July 22, 2008

The Director: James Whale

James Whale was born on this day, July 22, 1889, in Dudley, Worcestershire, England. In a short but spectacular career in Hollywood he, of course, would direct Frankenstein (1931) and The Bride of Frankenstein (1935).

Whale first worked in theater as an actor, garnering good reviews in supporting roles. Of particular interest, in 1928, he appeared in a rare British attempt at capturing the lurid thrills of the French Grand Guignol tradition. The play was called After Death, and the man who would go on to make Frankenstein was cast as a dead man returned to life by electricity!

Here’s another interesting story: Whale, as a young man, had a talent for mimicry and he would entertain friends with pitch perfect imitations. Now zoom forward to 1952. Whale, on a European holiday, stops in London. Upon hearing that the then mostly forgotten director was in town — with only ten days to go before he sailed back to America — a young film writer, Gavin Lambert of Sight and Sound magazine, hurriedly arranged for a tribute at the British Film Institute. Whale was surprised and flattered, and attended an evening showing of his two Frankenstein pictures. It is the only such homage ever given James Whale while he lived.

On that most unique evening, Whale was invited to speak and he made a short presentation about making Frankenstein that, according to Lambert, “included a brilliant impression of Boris Karloff. The audience applauded appreciatively and the film began with an appropriate mix of laughter and horror.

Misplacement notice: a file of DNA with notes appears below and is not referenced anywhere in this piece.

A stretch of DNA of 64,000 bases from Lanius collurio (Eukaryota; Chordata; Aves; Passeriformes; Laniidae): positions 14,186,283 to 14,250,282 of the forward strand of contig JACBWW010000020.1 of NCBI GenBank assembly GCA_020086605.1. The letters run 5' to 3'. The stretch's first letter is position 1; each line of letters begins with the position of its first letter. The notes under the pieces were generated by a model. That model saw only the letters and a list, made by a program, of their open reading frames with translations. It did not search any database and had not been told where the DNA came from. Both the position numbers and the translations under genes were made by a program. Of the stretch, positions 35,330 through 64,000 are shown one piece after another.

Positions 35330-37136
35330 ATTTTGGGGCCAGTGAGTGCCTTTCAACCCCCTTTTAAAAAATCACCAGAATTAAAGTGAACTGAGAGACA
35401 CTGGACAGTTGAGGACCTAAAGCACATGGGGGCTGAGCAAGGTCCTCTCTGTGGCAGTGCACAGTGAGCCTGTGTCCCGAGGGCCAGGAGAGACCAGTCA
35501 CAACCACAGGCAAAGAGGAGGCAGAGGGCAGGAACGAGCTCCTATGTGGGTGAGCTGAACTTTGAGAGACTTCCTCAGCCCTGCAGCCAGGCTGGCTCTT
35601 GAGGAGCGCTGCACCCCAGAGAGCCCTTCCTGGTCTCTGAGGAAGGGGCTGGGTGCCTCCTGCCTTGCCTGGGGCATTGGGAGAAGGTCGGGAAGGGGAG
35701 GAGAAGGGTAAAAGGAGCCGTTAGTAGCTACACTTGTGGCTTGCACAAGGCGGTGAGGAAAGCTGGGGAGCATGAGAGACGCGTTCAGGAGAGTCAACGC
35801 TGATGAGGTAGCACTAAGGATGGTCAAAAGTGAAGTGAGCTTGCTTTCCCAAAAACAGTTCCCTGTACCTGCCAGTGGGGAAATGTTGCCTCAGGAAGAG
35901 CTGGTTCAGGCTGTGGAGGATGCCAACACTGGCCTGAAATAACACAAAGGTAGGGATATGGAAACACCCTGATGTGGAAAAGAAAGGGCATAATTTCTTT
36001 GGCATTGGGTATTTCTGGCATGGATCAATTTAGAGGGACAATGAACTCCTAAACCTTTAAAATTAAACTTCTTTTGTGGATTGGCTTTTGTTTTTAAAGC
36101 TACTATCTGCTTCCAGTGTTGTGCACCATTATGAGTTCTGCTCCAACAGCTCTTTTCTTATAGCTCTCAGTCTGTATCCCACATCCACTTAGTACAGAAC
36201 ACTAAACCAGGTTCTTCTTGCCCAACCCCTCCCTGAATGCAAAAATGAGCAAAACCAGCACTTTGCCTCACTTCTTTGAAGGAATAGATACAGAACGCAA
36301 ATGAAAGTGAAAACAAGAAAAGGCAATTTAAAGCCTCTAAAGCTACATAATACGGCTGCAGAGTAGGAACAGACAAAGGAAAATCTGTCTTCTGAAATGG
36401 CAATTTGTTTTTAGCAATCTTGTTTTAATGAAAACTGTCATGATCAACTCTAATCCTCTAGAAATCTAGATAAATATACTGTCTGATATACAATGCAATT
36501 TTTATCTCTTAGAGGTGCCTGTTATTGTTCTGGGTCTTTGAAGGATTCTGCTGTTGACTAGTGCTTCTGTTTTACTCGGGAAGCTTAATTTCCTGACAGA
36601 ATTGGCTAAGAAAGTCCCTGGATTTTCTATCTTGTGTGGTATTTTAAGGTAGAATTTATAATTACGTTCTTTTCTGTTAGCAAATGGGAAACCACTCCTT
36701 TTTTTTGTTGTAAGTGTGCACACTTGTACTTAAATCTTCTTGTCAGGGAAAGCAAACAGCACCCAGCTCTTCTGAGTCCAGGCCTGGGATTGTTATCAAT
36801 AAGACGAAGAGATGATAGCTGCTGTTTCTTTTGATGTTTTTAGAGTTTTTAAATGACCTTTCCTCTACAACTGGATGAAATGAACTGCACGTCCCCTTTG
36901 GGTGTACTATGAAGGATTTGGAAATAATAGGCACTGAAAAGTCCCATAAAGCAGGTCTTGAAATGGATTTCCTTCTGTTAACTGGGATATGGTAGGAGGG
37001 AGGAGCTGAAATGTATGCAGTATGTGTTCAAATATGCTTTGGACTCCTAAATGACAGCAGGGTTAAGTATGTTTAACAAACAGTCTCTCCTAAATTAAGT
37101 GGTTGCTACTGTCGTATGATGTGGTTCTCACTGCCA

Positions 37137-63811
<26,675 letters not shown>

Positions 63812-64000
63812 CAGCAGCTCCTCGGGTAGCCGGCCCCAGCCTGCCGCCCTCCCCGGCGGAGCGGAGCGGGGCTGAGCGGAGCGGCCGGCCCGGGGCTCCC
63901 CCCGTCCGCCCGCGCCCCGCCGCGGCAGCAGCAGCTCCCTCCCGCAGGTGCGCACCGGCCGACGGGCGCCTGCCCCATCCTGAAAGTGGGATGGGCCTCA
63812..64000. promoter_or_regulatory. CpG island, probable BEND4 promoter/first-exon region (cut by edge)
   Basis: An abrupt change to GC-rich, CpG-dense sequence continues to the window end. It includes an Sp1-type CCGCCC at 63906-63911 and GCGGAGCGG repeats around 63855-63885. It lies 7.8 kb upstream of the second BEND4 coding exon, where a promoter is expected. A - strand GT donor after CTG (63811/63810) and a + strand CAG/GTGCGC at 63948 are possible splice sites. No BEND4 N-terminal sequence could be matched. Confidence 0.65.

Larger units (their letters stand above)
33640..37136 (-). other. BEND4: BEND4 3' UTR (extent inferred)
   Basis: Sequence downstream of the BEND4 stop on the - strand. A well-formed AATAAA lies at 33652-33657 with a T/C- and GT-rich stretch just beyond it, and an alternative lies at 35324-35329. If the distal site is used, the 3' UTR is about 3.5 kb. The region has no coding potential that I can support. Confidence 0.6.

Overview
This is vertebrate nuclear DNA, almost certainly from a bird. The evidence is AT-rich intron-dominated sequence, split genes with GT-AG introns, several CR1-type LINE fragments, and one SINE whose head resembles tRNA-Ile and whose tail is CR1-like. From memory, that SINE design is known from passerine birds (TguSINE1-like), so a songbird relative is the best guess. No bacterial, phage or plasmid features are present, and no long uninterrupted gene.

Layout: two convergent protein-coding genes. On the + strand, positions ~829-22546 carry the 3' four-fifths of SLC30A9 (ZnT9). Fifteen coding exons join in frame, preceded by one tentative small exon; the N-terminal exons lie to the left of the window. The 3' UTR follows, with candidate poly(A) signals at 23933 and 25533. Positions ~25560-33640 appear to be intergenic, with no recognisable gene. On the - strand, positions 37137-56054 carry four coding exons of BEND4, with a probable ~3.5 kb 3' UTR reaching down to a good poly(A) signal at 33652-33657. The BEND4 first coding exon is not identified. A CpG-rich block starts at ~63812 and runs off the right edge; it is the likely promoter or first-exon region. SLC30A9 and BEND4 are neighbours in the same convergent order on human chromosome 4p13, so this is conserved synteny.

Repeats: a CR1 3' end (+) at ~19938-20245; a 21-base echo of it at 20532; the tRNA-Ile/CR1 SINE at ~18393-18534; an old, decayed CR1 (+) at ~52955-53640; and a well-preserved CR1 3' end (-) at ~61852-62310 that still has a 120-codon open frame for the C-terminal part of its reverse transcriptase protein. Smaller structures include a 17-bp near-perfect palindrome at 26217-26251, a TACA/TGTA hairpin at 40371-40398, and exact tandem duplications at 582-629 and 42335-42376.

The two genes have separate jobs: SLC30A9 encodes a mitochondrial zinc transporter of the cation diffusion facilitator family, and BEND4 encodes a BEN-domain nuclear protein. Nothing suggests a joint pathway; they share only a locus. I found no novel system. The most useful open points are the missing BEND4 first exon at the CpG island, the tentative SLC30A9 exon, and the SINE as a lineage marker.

The speech was not recorded on film or sound. Whale’s few but precious words and his fleeting take on Karloff are lost to us, but what a moment it must have been.

In 2002, the city of Dudley erected a memorial to James Whale. The monument, by sculptor Charles Haddock, features a concrete stack of film cans embossed with the titles of Whale’s films. On top of this is a looping filmstrip of cast iron, with film scenes etched into its frames.

James Whale’s tragic last days were fictionalized by Christopher Bram in his excellent novel Father of Frankenstein. A superb and highly decorated film adaptation, Gods and Monsters, earned its writer-director, Bill Condon, an Oscar for Best Screenplay Based on Material from Another Medium and actor Ian McKellen won several international awards and an Oscar nomination as Best Actor.

Related: Other posts concerning James Whale. 

James Whale biographies: James Whale, A New World of Gods and Monsters, by James Curtis (University of Minnesota Press, 2003), and James Whale: A Biography or The Would-Be Gentleman, by Mark Gatiss (Cassell Lesbian and Gay Studies, 1997).

James Whale website: The James Whale Nexus.


Anonymous said...

Too bad that so many of Whale's films are unavailable as authorized
DVD releases, particularly JOURNEY'S END with Colin Clive and David Manners.

rob! said...

another guy--like Lugosi--who died too young to enjoy seeing the massive amount of people that would eventually revere him and his work.

Max the drunken severed head said...

You always mange to dig up the most interesting anecdotes and photos!

Thank you for your tribute to a man whose name is respected, but whose best works are not screened enough. (One reason may be that some of them are period pieces; costume pictures are often avoided, people wrongly assuming they are slow and dull.)

Danél Griffin said...

Happy birthday, old boy. Frankenstein and it's great sequel are the reason I love movies. When kids my age were falling for E.T., my love and sympathy were for old Boltneck. Whale interpreted him in a way that both broke your heart and made you terrified.